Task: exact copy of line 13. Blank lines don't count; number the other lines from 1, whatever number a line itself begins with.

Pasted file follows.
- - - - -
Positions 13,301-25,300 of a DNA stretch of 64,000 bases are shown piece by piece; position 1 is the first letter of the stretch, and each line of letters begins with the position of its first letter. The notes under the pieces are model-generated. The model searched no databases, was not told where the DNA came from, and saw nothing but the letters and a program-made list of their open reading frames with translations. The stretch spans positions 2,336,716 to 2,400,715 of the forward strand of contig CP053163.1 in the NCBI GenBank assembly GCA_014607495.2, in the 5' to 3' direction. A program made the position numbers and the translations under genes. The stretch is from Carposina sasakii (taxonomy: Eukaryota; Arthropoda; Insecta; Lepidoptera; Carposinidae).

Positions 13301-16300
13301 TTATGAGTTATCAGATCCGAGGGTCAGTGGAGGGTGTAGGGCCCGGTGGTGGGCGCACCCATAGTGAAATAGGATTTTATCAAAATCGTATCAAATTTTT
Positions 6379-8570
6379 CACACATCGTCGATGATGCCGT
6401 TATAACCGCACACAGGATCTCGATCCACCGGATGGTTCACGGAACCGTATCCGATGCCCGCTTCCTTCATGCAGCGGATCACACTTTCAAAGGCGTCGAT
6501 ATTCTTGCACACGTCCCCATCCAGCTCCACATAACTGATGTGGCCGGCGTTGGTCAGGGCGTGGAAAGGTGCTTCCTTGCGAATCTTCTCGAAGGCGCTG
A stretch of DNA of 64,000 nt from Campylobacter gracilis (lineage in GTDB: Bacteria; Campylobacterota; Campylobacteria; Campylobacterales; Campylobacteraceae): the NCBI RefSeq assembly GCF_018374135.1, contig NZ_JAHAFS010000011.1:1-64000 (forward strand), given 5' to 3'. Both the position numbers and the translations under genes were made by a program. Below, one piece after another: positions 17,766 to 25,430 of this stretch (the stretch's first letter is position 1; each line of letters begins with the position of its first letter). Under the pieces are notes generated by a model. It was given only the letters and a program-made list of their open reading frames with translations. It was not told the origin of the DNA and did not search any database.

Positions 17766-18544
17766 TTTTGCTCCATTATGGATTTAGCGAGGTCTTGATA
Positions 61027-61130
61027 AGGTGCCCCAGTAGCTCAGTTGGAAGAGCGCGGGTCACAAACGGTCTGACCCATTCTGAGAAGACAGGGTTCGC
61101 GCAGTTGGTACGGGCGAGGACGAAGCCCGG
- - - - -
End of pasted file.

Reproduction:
61101 GCAGTTGGTACGGGCGAGGACGAAGCCCGG